Three New York Jets players stood out with great route-running and separation ability in 2021
One of the most important skills for an NFL receiver is the ability to create separation. Before a player can show off his catching skills and after-the-catch skills, he has to get himself open.
While there are many instances where a player doesn’t have to work hard to get open – whether he is schemed open by his coordinator or the defense simply doesn’t cover him tightly – there are also plenty of times when a player needs to create separation on his own. This is one of the most difficult things for an offensive player to accomplish, thus making it an extremely valuable and impactful skill.
NFL Next Gen Stats tracks two metrics that are useful in helping us to evaluate the route-running and overall separation ability of receivers: “average cushion” and “average separation”.
Using these metrics, we can find some interesting takeaways about key members of the New York Jets offense.
How can we evaluate route-running/separation ability using cushion and separation metrics?
A player’s average cushion tells us the average number of yards there are between him and his nearest defender; this includes only plays in which he is targeted.
A player’s average separation tells us the average number of yards there are between him and his nearest defender at the time the ball arrives. Again, this only accounts for plays in which the player is targeted.
On its own, average separation is not a good metric for evaluating a player’s true separation ability. The reason for this is that the statistic rewards players for catching screen passes, dump-offs, and wide-open passes.
If a receiver catches a bubble screen against a defender who is playing 10 yards off of him, he gets credited with a ton of separation yards for doing nothing. This is why many of the top players in the average separation category are just “gadget guys” and slot receivers who are fed a lot of easy catches behind the line of scrimmage.
But there’s a way we can counteract this phenomenon: by combining average cushion and average separation together.
Naturally, there is a strong correlation between cushion and separation. The more cushion a player gets, the more separation he tends to have at the catch point. Players with high cushion averages are expected to have high separation averages, and vice versa.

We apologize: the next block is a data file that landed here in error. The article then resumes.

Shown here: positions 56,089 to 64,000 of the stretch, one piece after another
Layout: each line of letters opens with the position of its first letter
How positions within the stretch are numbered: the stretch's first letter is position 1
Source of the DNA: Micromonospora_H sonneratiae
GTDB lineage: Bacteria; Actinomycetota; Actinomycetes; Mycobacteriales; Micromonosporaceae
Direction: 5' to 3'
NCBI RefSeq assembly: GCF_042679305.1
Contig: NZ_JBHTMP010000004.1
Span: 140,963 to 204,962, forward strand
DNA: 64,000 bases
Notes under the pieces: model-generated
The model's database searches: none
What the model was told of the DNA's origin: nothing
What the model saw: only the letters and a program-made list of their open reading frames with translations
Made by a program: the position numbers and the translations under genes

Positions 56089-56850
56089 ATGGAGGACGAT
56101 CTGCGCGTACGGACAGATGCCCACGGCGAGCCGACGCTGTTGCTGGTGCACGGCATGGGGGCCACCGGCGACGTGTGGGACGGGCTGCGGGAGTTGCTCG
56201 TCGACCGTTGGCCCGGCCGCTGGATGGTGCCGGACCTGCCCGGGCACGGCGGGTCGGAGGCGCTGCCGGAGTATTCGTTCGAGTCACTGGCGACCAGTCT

By looking at a player’s margin between his cushion and his separation, we can get an approximation of how much separation he created on his own.
If a player receives little cushion but still creates high separation, it’s likely that he created many of those separation yards on his own by defeating tight coverage. If a player receives a lot of cushion but creates low separation, he likely struggled to create his own separation yards.
I used this method to evaluate 98 qualified wide receivers (45+ targets) and 29 qualified tight ends (45+ targets) in the 2021 NFL season. After compiling all of the data, three New York Jets players were revealed to have performed marvelously in this specific category.
- 17th of 98 WR in separation (3.4 yds)
- 62nd of 98 WR in cushion (5.9 yds)
- 10th of 98 WR in cushion/separation differential (-2.5)
Elijah Moore got a handful of screen passes in 2021, but for the most part, he was handling a versatile array of duties as an outside receiver. He ran plenty of different route types on all levels of the field and often faced tight coverage.
Overall, Moore received less cushion than the average wide receiver, placing 62nd out of 98 qualifiers with only 5.9 yards of cushion on his average target.
Despite this, Moore still managed to create separation at a top-20 rate, placing 17th of 98 with an impressive 3.4 yards of separation per target.
The minus-2.5 differential between Moore’s cushion and separation ranked 10th-best out of the 98 qualified wide receivers. It tied him with Tyreek Hill, DeAndre Hopkins, and the next Jets player we’re about to see on this list.